Of course the hint of a Rebellion led me to do some quick research.  As soon as I read “Family Compact”, a dim light bulb came on.

Ah yes – the rich and powerful dominating all affairs in the colony – blah, blah, blah – excessive patronage – blah, blah, blah – discontent stirred up by American rabble rousers {insert smile}.

The Rebellion was poorly organized and quickly squelched, but – blah, blah, blah – a pivotal point in the creation of Canada as a nation – blah, blah, blah.

Oh yes – not exactly riveting stuff when you’re in primary school.

But the snowball was rolling and now gaining momentum.

On my recent visit to the Necropolis I found the grave of William Lyon MacKenzie – you guessed it, the leader of the Rebellion.  He  also happened to be the first mayor of Toronto, but I digress.

With the spectacular failure of the Rebellion, MacKenzie fled to the US where he lived for many years, later to return to Toronto when a general pardon was granted.


Not so lucky were two of his supporters who were caught and subsequently hanged for treason.  They, too, are buried at the Necropolis.


Fifty-five years after their death, a monument was erected at their grave by “their friends and sympathizers”.


Incredibly, another 100 years later, a plaque was then erected by “family and friends”.


These poor guys became the scapegoats in this sad affair. They were the only rebels executed for their efforts – all the others either escaped to the US or were exiled to Australia, and eventually all those who survived made their way back to Canada.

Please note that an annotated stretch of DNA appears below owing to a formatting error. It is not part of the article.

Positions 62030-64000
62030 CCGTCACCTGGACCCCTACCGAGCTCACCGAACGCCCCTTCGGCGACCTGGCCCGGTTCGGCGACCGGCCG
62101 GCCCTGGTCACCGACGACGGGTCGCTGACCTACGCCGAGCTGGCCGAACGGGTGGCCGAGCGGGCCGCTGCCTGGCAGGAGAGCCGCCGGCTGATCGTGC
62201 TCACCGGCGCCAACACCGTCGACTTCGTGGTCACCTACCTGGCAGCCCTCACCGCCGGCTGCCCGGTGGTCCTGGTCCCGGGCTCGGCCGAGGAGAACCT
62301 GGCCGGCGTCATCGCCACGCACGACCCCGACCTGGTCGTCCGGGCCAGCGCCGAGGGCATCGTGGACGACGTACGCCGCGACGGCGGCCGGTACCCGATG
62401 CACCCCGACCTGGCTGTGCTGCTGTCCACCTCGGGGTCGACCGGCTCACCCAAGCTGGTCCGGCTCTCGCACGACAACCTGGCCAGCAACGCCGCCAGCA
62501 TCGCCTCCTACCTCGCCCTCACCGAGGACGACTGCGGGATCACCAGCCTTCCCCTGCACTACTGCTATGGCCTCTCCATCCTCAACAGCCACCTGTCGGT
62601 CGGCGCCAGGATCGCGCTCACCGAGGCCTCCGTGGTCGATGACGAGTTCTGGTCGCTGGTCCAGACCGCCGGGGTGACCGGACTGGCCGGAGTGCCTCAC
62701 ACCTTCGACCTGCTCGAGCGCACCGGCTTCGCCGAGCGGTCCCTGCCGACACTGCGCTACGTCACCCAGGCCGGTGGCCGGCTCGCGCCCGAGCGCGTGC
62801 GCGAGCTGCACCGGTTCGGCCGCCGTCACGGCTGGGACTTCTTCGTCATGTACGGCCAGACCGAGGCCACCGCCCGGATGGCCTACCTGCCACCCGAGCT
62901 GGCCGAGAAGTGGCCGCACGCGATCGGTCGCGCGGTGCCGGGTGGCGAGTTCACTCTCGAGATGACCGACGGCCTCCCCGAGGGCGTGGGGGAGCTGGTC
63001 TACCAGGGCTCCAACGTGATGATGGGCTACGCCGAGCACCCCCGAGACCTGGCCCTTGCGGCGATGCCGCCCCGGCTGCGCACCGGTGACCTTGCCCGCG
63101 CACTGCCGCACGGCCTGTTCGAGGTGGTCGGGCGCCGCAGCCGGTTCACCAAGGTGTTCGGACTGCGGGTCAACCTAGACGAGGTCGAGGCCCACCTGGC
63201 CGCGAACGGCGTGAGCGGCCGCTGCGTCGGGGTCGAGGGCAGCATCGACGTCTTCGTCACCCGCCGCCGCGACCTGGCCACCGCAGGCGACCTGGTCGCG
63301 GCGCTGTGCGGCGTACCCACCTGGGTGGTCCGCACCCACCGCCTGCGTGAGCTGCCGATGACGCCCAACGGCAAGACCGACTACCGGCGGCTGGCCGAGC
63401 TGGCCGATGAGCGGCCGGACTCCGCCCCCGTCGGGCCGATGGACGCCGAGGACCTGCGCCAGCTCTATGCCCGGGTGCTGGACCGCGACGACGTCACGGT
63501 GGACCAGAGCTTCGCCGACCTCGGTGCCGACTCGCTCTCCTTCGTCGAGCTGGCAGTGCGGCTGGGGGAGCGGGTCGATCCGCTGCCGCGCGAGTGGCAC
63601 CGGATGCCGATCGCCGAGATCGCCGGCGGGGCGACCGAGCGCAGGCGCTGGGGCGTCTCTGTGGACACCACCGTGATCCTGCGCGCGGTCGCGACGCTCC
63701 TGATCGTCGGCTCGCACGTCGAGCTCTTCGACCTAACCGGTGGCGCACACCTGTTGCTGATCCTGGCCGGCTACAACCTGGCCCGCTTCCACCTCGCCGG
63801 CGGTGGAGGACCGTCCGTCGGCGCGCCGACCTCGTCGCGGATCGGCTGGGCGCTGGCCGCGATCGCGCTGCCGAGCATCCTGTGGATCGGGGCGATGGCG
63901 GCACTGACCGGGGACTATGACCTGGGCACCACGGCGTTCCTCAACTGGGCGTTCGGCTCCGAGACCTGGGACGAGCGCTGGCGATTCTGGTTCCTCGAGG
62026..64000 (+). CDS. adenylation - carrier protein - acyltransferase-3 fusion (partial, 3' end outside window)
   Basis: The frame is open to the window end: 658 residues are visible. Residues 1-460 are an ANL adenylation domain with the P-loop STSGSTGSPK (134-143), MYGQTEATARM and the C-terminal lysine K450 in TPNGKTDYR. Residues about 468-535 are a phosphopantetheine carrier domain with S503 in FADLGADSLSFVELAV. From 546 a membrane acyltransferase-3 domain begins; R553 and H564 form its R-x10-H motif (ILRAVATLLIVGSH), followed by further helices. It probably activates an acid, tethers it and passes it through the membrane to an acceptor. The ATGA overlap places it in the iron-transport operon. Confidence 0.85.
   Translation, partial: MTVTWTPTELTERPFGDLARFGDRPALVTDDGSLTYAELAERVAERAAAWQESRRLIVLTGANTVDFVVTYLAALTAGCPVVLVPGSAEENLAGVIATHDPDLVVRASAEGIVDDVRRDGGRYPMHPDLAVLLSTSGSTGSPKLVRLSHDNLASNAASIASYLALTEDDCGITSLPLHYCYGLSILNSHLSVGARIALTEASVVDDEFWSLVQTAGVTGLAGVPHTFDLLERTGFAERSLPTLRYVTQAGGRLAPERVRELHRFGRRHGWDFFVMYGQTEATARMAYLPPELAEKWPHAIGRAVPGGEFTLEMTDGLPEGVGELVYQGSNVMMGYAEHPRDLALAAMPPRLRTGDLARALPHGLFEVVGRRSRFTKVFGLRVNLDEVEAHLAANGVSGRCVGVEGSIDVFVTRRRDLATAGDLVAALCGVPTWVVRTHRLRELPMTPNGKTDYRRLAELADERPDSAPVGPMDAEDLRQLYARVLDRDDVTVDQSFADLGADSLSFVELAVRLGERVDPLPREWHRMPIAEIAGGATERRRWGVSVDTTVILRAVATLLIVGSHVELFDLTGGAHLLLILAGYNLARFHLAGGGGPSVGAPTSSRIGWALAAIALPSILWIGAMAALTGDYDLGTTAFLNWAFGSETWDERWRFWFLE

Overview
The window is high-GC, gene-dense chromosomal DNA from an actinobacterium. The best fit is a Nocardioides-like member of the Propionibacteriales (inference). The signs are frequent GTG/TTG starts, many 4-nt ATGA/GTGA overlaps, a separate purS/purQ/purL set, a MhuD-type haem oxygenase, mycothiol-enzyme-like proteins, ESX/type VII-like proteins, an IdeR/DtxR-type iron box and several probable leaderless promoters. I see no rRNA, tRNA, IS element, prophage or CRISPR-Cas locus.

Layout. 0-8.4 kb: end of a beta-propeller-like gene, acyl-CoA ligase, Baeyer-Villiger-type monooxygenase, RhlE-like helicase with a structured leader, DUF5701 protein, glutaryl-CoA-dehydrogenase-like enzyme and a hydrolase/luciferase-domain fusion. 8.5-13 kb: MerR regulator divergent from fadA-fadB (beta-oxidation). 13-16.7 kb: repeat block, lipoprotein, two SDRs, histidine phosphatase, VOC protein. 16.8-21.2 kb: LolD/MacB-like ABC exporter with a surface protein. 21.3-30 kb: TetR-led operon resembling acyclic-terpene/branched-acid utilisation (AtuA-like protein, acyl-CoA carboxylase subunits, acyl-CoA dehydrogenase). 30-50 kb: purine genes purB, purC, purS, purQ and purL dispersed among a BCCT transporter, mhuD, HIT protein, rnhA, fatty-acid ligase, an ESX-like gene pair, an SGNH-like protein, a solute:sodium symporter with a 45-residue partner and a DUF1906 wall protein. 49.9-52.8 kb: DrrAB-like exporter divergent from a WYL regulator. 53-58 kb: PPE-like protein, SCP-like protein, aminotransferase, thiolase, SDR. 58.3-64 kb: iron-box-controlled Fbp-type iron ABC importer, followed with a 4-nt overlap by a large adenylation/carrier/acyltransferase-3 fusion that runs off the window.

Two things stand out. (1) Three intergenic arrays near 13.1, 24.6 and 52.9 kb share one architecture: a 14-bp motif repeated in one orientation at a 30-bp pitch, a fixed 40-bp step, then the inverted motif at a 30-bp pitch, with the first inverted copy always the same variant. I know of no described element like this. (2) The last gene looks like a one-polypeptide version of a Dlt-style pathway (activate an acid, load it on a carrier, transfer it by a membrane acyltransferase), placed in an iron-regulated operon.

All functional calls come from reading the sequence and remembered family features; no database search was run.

Ever wonder why there is a suburb in Sydney, Australia called Canada Bay?  You guessed it … because of the Canadian rebels exiled following the Rebellion of 1837.

And the snowball keeps rolling ….



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Thursday Doors: The AfterLife

This is the second post related to my recent visit to the Necropolis in downtown Toronto.

The first thing that caught my attention about this cemetery was its name *Necropolis* which means “City Of The Dead”.   It was founded in 1850 and is one of the oldest cemeteries in the city … tucked away in a discreet corner close to downtown, virtually hidden from view.

Until a few months ago, I didn’t even know it existed.

Necropolis - door5

The entrance to the cemetery is through a white gated archway connecting a stone Gothic Revival chapel to the cemetery office.

Necropolis - door7

The decorative pattern in the roof tiles is such an interesting detail.


Doesn’t it feel like you’re about to enter wonderland?

Necropolis - door

Peering inside the front door of the tiny chapel

It seems that one’s final resting place isn’t always *final* when a developer decides that the location is prime real estate.  That’s what happened in the mid-1800s to over 6,600 people interred at the city’s first non-denominational cemetery known as Potter’s Field.